The various BuzzSumo paid plans allow you to review the most shared headline phrases over the past five years and to export up to 10,000 examples of each phrase with share and link data for further analysis. You can also:

You may also be interested in our previous post on how to create viral headlines.

How to Use Landing Pages to Convert More Visitors to Leads in 2018

What Are Landing Pages?

Most people assume, “If I’m going to have advertising or I’m going to send an email out, why can’t I send them to my home page?” The challenge with the home page is that there’s often a disconnect with the messaging. If you send out an email about The Best New Houses in Your Market, sending visitors to the home page isn’t giving them the content that was promised.

Why Are Landing Pages Important?

What landing pages allow you to do is speak to specific audiences. So you might make a landing page for a specific neighborhood or a specific type of buyer – whether that be a first-time home buyer, a vacation home buys, or a second home buyer. Those alone are three different communications that you want to make sure aren’t distracting for different audiences. If I’m looking for a second home, for example, I don’t really need to know how to get a mortgage, because I’ve already done that numerous times – that’s content you would gear toward a first-time buyer. So, you really want to use different language on each landing page.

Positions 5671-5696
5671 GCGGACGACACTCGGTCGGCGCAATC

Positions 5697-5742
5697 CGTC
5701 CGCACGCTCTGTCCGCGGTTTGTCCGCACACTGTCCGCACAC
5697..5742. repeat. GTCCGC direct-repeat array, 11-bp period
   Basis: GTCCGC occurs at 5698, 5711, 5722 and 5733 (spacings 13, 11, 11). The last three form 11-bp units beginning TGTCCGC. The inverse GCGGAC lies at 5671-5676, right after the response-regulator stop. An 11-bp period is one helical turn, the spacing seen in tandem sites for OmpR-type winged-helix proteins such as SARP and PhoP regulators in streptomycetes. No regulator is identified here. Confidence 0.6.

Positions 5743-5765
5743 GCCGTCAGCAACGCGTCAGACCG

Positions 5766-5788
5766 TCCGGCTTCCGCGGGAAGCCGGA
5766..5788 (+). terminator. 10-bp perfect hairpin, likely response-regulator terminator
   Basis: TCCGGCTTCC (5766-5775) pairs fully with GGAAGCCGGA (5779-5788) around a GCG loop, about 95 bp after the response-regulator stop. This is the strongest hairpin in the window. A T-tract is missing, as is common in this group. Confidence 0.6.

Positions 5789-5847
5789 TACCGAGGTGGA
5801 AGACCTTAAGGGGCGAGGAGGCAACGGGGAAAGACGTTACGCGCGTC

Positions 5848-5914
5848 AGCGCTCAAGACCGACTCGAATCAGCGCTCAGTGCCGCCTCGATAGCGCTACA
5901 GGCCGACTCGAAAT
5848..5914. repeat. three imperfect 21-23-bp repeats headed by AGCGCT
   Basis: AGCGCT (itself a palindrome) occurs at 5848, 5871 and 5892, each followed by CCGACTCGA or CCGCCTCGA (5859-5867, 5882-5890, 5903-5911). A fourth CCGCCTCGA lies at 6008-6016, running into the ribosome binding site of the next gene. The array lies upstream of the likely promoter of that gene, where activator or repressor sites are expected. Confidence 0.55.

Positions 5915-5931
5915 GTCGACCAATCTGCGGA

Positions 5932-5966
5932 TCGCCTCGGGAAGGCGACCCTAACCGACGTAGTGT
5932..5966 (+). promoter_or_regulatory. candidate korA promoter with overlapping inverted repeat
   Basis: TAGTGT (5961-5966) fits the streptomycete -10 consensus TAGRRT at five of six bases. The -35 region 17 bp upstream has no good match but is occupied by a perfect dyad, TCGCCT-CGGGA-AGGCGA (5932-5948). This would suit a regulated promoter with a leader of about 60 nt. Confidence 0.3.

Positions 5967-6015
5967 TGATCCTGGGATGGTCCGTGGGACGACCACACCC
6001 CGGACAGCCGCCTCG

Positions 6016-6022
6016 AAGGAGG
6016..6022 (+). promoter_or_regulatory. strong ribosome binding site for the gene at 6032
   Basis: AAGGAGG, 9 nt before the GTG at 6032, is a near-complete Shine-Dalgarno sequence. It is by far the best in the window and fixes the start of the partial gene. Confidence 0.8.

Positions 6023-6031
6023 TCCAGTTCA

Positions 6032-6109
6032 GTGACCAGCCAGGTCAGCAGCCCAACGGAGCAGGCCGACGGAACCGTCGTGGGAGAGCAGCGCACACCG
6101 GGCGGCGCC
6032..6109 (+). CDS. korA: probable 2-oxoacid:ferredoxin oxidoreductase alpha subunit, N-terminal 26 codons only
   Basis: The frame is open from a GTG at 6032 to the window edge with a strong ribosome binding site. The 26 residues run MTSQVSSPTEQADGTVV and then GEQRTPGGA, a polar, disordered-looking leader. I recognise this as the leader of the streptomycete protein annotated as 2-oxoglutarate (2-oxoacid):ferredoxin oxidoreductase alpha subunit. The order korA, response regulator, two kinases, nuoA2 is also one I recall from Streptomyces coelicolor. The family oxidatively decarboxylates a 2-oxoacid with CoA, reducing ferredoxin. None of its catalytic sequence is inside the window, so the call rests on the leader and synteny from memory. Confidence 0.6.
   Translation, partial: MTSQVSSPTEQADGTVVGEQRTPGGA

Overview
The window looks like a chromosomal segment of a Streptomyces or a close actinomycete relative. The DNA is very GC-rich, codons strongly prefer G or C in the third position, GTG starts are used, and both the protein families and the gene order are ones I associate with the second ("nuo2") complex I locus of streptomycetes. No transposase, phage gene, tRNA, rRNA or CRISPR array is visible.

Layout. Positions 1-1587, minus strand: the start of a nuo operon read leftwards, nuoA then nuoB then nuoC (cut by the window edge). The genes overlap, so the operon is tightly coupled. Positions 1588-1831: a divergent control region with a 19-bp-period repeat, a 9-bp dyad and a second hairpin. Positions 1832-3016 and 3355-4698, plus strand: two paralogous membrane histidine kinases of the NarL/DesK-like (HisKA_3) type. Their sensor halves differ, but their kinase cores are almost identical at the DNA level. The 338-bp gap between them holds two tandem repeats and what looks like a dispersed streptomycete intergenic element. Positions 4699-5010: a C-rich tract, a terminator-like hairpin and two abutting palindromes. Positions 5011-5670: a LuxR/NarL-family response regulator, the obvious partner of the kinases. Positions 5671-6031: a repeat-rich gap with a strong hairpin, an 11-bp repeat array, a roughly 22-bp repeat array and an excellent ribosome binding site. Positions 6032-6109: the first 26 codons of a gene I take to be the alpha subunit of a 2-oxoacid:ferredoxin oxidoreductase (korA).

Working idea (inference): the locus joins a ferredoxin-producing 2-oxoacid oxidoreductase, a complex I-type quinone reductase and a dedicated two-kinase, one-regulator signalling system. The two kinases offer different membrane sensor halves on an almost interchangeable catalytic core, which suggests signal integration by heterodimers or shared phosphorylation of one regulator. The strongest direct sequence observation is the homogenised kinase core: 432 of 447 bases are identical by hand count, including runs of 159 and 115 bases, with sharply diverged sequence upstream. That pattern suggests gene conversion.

How Do I Use Landing Pages?

I like to use some landing pages to convert visitors to leads. What you do that with is either called an exchange, or a bribe, or a promise. You’re going to give them something of value in exchange for permission to contact them. So, what you’re trying to do is have a lead capture form that’s going to ask for their name and email. Remember, if you ask for too many things, that may cause some people to be cautious about giving that information to you. You’re going to promise to deliver something and you really need to deliver something of value. So that might be a housing evaluation, a home report, a pricing report, an ebook, a guide, neighborhood insight, some videos on how to best sell your house, how to sell your house by yourself. All of those are just examples of things you could offer to someone. Remember to align that offer with the specific type of audience that you’re trying to attract.